Failure to replicate intelligence-priming effects ignites row in research community
Thinking about a professor just before you take an intelligence test makes you perform better than if you think about football hooligans. Or does it? An influential theory that certain behavior can be modified by unconscious cues is under serious attack.
A paper published in PLoS ONE last week reports that nine different experiments failed to replicate this example of ‘intelligence priming’, first described in 1998 by Ap Dijksterhuis, a social psychologist at Radboud University Nijmegen in the Netherlands, and now included in textbooks.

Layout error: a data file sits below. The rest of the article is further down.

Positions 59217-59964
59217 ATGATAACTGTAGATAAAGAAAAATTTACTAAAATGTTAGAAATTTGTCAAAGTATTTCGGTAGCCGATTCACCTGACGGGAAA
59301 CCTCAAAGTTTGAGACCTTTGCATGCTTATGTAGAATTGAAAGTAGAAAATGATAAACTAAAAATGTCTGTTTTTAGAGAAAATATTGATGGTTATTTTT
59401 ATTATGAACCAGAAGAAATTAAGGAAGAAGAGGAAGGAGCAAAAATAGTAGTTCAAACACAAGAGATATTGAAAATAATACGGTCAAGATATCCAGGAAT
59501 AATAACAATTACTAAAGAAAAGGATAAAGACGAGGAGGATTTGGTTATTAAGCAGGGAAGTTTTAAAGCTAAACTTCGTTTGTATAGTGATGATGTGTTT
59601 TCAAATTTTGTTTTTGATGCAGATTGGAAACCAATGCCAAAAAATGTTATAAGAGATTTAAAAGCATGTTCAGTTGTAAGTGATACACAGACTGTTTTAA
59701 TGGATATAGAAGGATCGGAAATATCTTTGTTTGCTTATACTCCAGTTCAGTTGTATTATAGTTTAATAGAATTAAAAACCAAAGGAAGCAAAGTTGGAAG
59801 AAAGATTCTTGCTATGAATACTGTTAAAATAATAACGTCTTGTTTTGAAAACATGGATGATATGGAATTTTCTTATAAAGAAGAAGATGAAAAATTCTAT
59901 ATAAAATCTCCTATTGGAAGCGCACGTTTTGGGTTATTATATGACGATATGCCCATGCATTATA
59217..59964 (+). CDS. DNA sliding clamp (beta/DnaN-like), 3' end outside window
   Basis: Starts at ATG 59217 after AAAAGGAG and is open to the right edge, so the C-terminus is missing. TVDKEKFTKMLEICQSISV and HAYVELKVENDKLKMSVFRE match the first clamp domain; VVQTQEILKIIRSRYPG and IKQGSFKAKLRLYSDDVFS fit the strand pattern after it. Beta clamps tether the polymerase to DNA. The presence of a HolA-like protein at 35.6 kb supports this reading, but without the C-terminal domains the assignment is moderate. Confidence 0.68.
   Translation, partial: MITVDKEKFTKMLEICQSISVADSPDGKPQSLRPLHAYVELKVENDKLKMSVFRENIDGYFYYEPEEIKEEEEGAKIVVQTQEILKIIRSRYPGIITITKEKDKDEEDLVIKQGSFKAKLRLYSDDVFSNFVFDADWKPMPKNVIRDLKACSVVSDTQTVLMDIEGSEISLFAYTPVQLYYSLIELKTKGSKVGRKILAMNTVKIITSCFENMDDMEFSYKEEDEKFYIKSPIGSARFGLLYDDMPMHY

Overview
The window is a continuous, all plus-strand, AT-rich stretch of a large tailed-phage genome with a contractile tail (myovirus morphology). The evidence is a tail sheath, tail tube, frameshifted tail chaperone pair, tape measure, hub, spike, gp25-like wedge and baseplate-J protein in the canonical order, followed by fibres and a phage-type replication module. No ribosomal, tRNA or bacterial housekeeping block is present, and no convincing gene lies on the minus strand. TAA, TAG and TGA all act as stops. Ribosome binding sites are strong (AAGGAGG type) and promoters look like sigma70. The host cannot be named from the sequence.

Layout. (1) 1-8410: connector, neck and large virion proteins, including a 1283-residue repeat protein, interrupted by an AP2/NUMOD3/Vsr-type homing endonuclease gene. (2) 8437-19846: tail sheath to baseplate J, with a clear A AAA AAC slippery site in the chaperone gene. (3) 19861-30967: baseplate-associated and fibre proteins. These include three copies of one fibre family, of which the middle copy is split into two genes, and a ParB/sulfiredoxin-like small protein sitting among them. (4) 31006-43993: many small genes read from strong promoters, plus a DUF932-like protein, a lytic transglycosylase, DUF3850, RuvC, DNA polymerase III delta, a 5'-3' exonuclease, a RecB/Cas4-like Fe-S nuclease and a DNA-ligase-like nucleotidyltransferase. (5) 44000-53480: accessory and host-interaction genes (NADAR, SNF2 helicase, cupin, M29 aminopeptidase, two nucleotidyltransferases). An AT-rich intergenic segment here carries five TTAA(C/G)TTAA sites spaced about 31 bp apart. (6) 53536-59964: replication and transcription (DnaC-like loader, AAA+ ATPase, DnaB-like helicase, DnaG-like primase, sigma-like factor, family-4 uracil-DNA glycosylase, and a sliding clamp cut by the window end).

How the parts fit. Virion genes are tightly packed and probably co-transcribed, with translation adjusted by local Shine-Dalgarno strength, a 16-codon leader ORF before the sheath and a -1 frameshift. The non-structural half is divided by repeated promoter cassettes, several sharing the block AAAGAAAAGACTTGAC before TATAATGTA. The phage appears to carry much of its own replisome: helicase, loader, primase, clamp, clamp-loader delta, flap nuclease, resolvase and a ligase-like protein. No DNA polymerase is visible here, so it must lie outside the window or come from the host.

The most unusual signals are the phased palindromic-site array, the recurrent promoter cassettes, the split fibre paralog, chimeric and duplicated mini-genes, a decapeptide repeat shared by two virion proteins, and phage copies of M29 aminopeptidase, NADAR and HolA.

David Shanks, a cognitive psychologist at University College London, UK, and first author of the paper in PLoS ONE, is among skeptical scientists calling for Dijksterhuis to design a detailed experimental protocol to be carried out indifferent laboratories to pin down the effect. Dijksterhuis has rejected the request, saying that he “stands by the general effect” and blames the failure to replicate on “poor experiments”.